This Property Proves There Are Never Enough Gargoyles
The one-acre homestead entertains and intrigues with a lush blend of plant life and statuary.
Surrounded by sprawling plants, gargoyles and fairies, the gardens at this shady Potowomut home feel magical. Homeowner Erica Malinowski, a self-professed garden junkie, says the yard has evolved over two decades, but it didn’t get crazy until ten years ago.
“I started out just puttering and now it’s an obsession,” Malinowski says. “I had a lot of perennials that would re-seed, so I needed more garden space and less grass.”
The result is a combination of untamed “I planted myself” garden areas with more orderly beds around the house, along with colorful containers and hanging baskets. In total, there are three huge beds in front, gardens on both sides, a backyard vegetable garden, a pool garden, several herb gardens and two nursery gardens for starting plants.
Malinowski even has a Letterman-style list of ten ways you know you’re a garden junkie. For example, when other women say flats, they’re talking about a type of shoe, but the gardener thinks of flats of flowers. The work is her passion and her therapy.
“You get out there, dig and move things around — it’s fun. It’s like decorating for the outdoors,” she says. “You create little garden rooms everywhere — exterior design instead of interior design.”
To fill her gardens, she chooses what will grow well here and bloom all year. For best results, the key is to favor native plants.
“If you try to grow something not for this area, you have to pay more attention and it’s not going to thrive,” she says. “For example, I don’t do too many roses, they’re just so high-maintenance. I have a couple of landscape roses and a couple of the hardier ones, but if I have to coddle them I don’t want them.”
She often divides and reseeds perennials but will splurge on annuals for the nonstop color.
“Starting in March I go out and buy whatever I like the look of; it’s different every year,” she says. “I store them under the patio until it’s warm enough, then I spread them out and play with color combinations. I plant my containers first, then fill in other areas.”
Approximately 100 containers add color, interest and height.
“I started counting once and had thirty just on the patio. I thought that was embarrassing so I stopped counting,” she says. “If I see something good on sale, I’ll find a spot for it. I tend to find something and then dig out a new area to highlight it.”
Malinowski refuses to choose any favorite plants. “That’s like asking me to name a favorite child,” she says.
Late-May through June is her busy time when she spends every spare minute after work and every weekend planting annuals and dividing perennials. By Fourth of July, she considers herself done and can sit back and enjoy her gardens, her only tasks watering, pulling a stray weed and deadheading.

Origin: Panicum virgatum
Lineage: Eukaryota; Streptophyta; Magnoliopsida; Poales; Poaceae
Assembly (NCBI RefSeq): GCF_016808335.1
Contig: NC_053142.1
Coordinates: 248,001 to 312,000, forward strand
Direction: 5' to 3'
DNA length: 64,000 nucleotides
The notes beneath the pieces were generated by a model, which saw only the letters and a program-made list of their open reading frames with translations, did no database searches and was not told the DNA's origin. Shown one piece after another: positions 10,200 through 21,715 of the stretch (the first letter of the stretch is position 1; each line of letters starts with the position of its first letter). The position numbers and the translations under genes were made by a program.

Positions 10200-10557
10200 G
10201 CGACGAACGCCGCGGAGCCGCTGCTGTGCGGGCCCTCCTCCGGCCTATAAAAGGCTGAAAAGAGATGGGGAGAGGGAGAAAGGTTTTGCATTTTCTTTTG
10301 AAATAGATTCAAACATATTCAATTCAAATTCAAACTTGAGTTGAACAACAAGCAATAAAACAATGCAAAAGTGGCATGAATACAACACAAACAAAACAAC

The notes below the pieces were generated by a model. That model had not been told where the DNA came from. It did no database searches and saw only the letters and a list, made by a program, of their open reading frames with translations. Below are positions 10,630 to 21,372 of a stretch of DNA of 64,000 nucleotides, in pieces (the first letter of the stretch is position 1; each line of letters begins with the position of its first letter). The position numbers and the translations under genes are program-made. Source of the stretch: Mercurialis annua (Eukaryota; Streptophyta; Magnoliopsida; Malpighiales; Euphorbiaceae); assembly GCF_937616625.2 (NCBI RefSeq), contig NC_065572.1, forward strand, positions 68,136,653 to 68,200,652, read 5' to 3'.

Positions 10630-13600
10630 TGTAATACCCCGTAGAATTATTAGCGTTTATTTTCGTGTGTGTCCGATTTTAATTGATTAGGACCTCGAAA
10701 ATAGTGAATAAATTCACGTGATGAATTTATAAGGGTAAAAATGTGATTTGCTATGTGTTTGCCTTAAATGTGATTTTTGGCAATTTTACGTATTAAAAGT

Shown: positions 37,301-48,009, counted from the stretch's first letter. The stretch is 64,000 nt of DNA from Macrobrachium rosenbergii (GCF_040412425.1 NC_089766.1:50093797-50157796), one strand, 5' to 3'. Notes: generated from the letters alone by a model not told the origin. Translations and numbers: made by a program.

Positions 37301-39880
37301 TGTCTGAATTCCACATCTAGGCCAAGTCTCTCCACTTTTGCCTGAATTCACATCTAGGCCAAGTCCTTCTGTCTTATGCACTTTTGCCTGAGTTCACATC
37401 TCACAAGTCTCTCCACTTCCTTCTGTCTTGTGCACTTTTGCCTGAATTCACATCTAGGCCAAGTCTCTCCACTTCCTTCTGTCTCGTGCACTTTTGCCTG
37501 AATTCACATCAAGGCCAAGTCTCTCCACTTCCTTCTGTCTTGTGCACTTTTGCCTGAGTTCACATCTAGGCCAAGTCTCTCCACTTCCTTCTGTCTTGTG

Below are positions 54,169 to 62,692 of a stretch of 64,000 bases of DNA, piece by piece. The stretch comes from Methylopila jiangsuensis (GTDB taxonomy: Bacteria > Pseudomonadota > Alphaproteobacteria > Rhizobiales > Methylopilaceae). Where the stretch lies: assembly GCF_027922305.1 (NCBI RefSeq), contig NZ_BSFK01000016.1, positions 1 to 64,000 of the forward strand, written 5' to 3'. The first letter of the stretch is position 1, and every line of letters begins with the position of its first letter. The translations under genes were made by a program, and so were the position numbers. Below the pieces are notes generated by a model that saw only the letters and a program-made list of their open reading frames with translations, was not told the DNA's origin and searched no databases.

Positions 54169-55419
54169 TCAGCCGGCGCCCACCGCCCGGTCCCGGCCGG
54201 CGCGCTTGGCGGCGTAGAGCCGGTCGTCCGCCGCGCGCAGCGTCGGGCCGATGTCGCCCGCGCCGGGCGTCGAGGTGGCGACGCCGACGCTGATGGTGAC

Malinowski’s statuary obsession began when she saw a gargoyle at King Richard’s Faire and had to have one for herself.
“I’ve always liked that kind of gothic architecture and Celtic vibe and I just started collecting more and more,” she says.
She sought them out to fill shady areas and now buys one or two new ones a year, many from the Design Toscano catalog as well as local shops. There’s the classic winged sentinel guarding the arbored entrance to the backyard, whimsical fairies playing flutes in the crook of a tree and a laughing dragon on her patio, which she calls her office.
More gargoyles on every fencepost preside over the fruit and vegetable garden, which sprouts tomatoes, peppers, purple beans, lettuce, peas, kale, spinach and eggplant.
“But I look for different varieties that you can’t buy in the grocery store,” she says.
The gargoyles should have warded off pesky groundhogs who took up residence next door to the vegetables, digging huge tunnels and instigating an epic three-year standoff.
“We did everything: double fences, sonic noise, filled in holes, flooded tunnels,” she says. “The deer just nibble a bit and move on, but the groundhogs eat right down to the nub. They have no manners at all; they don’t think about sharing, they just annihilate everything.”
Last year, some foxes and coyotes moved into the neighborhood and Malinowski thinks that may have taken care of the groundhogs.
“I don’t want to say I conquered them because I don’t think I’m in charge of it,” she says.
With this much planting space, you have to be budget-conscious and Malinowski has several strategies. She overwinters coleus indoors, taking cuttings and rooting them in glasses of water. By springtime, she’ll have almost 100 baby coleus ready to move around the yard.
“To buy them in the spring, they’re $5 apiece,” she says. “Last year I rooted seventy, so seventy times five — I tell myself that’s how much money I didn’t spend!”
She also keeps an eye out for new shoots (called volunteers) from perennials and moves them to fill other spots. The ones that spring up in the walkway are her renegades.
“You have to learn to identify seedlings and be careful not to mulch around plants where you’re expecting volunteers; the mulch will smother them,” she says. “I also like to divide perennials. It’s like getting free plants. I have a lot of those as staples everywhere; it gives the garden a nice cohesive look.”
Gardening is in Malinowski’s DNA. Both sets of grandparents had huge gardens where she played as a child, and her aunts were gardening enthusiasts, too. Her garden still grows offspring from plants her family gifted her.
“I have phlox that came from my grandmother’s house and they’ve reseeded themselves all over the place,” she says.
Malinowski is passing on her knowledge to the next generation of gardening enthusiasts, as well.
“People have gotten in trouble for weeding things that weren’t weeds,” she says. “And I’m trying to teach my granddaughters which flowers they can pick. You pick a lily, that’s not coming back.”